An AU PAIR may be the right choice for childcare

[ 0 ] March 23, 2009 |

The current state of our economy has thrust many changes onto families in terms of work and finances. Families may need to reassess what type of childcare they need, finding something that fits their needs and budget. Nicole Joel Roswall, a local coordinator for Cultural Care in Rhode Island, shares why an au pair may be a good option for some families.

logo-ccapOne consequence of the current economic crisis is that more mothers are working. More new moms are remaining in the workforce, and stay-at-home mothers who chose to put their careers on hold are now finding they need to return to work. With an increase in dual-income households comes an increase in the demand for quality childcare.

In some cases, this rising demand is driving up childcare costs. According to a recent report by the National Association of Child Care Resource and Referral Agencies, the average price of full-time center care increased an average of 6.5 percent, almost three times the rate of inflation. Escalating childcare costs are having the greatest effect on the nanny business, with nanny hiring down between 10 to 30 percent.

One childcare program, however, has been able to meet the growing demand for childcare with an affordable option for working parents. Cultural Care Au Pair is a childcare and cultural exchange program headquartered in Cambridge, Massachusetts, that places au pairs across the country, including all parts of Rhode Island.

Au pairs are caring, committed and educated young people from abroad. They are eager to experience American culture while sharing their own unique backgrounds. In exchange for the privilege of living in your home as a family member, they will provide you with personalized and loving childcare.

“Although the demand for au pairs is strong, we understand that affordable childcare is an economic necessity for our current and potential host families,” says David Fougere, president of Cultural Care Au Pair. “We have taken some major steps to help families in these tough economic times. We are holding our prices at 2008 levels for 2009. We have also adjusted our payment plan and reduced the initial deposit so the upfront costs are more manageable. And we will be offering greater discounts to both new and repeat families, so many families will be paying even less than they paid last year.”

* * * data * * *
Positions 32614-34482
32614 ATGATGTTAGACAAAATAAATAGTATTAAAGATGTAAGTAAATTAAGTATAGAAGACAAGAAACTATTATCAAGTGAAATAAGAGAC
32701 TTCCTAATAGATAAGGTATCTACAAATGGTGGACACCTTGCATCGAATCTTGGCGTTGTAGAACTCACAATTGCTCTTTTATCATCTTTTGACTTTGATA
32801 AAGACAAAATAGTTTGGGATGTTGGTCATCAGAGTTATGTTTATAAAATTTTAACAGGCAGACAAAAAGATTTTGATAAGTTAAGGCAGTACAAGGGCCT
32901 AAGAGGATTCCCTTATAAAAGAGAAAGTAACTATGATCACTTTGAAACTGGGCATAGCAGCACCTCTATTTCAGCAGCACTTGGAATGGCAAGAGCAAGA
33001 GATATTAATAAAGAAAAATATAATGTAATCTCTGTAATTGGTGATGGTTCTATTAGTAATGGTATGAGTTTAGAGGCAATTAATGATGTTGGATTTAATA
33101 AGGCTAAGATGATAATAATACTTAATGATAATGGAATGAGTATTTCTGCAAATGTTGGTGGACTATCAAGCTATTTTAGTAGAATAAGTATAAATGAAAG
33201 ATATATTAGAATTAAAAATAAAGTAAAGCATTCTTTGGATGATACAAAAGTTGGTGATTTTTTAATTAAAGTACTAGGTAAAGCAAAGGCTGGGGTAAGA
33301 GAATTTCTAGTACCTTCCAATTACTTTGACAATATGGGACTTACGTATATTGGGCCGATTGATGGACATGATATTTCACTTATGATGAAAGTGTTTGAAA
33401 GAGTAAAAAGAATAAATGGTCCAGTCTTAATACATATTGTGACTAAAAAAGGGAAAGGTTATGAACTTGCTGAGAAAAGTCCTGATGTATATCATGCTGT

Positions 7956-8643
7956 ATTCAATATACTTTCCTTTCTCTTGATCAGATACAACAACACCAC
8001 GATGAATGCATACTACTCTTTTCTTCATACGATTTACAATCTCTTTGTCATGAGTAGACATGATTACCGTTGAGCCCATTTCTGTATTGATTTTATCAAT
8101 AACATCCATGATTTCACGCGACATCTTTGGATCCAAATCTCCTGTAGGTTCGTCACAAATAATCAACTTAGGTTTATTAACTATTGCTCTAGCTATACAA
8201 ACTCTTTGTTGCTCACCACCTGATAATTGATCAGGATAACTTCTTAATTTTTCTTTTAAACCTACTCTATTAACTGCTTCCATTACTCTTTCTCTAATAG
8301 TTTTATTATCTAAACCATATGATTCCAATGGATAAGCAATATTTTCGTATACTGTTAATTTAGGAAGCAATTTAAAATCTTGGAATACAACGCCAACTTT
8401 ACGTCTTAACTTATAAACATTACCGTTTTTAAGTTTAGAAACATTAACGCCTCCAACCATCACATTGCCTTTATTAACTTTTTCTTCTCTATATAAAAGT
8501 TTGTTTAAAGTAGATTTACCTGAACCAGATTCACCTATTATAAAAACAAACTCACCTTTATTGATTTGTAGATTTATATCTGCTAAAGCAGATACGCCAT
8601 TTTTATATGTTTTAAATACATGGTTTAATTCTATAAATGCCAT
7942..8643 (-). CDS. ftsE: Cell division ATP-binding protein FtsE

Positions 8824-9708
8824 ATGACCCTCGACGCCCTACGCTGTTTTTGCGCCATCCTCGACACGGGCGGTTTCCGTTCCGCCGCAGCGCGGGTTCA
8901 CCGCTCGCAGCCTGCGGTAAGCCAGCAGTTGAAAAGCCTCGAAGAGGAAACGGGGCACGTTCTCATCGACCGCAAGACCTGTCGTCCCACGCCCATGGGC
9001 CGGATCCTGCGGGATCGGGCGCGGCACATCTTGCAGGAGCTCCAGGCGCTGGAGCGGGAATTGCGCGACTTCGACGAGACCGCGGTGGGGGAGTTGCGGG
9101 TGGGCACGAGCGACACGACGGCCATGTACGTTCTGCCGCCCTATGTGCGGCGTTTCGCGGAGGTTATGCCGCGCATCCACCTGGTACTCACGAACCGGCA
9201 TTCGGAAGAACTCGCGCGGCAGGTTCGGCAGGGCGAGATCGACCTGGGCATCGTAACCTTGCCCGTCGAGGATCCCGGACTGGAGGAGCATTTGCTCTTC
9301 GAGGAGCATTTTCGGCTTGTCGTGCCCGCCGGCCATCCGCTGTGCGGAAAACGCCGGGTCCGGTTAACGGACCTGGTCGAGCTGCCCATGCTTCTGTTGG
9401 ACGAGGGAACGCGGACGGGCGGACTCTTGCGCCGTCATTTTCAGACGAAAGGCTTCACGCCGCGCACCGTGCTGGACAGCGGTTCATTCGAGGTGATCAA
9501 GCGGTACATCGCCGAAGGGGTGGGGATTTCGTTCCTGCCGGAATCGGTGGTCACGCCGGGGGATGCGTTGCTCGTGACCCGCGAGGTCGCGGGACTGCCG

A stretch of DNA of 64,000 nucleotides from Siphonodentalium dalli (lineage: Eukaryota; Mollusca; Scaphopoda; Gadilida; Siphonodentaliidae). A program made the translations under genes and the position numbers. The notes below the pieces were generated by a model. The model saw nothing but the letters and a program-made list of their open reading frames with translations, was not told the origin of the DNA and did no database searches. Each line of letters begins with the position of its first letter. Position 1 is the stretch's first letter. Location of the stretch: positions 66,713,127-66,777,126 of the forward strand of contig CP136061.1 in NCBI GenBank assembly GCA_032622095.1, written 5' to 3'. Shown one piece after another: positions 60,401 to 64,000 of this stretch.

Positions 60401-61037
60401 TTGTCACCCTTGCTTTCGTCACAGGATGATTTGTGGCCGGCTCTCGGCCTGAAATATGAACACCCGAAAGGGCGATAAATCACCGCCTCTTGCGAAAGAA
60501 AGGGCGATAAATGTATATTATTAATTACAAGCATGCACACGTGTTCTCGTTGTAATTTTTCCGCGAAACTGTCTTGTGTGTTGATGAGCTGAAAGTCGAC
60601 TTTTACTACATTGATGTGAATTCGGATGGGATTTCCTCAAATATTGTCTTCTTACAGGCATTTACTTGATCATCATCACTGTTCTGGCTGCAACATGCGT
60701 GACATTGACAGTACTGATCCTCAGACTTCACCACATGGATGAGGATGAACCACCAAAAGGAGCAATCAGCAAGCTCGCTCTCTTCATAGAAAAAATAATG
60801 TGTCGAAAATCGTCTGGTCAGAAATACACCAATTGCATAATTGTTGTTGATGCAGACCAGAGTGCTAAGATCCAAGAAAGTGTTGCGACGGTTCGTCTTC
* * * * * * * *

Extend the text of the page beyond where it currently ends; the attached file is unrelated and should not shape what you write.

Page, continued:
Nicole Joel Roswall, a local coordinator for Cultural Care in Rhode Island, says, “If you have two or three children, there really is no comparison. The cost of the program is about $320 per week and that’s per family, not per child.” The au pair program is also an attractive option because it allows parents to set a schedule that works for them on a weekly basis, provides in-home care for their children, and introduces children to other cultures.

Local families interested in learning more about the au pair program can contact Nicole Joel Roswall at 401.527.8884 or visit www.culturalcare.com for additional information on the Cultural Care Au Pair program.

About Cultural Care Au Pair
Cultural Care Au Pair is a leading provider of intercultural childcare in the United States. Now in its twentieth year, Cultural Care Au Pair has placed more than 75,000 au pairs in welcoming American homes since 1989. A U.S. Department of State regulated program, Cultural Care Au Pair is headquartered in Cambridge, MA, with an extensive network of recruitment, screening, and orientation offices worldwide and more than 600 local coordinators across the U.S. For more information about hosting an au pair, visit www.culturalcare.com or call 800-333-6056.

Category: childcare/daycare


Anisa Raoof

about the author ()

Anisa Raoof is the publisher of Kidoinfo.com. She combines being a mom with her experience as an artist, designer, psych researcher and former co-director of the Providence Craft Show to create the go-to spot for families in Rhode Island and beyond. She loves using social media to connect parents with family-related businesses and services and promoting ways for parents to engage offline with their kids. Anisa believes in the power of working together and loves to find ways to collaborate with others. An online enthusiast, still likes to unplug often by reading books and magazines, drawing, learning to knit, making pop-up books with her two sons and listening to records with her husband.

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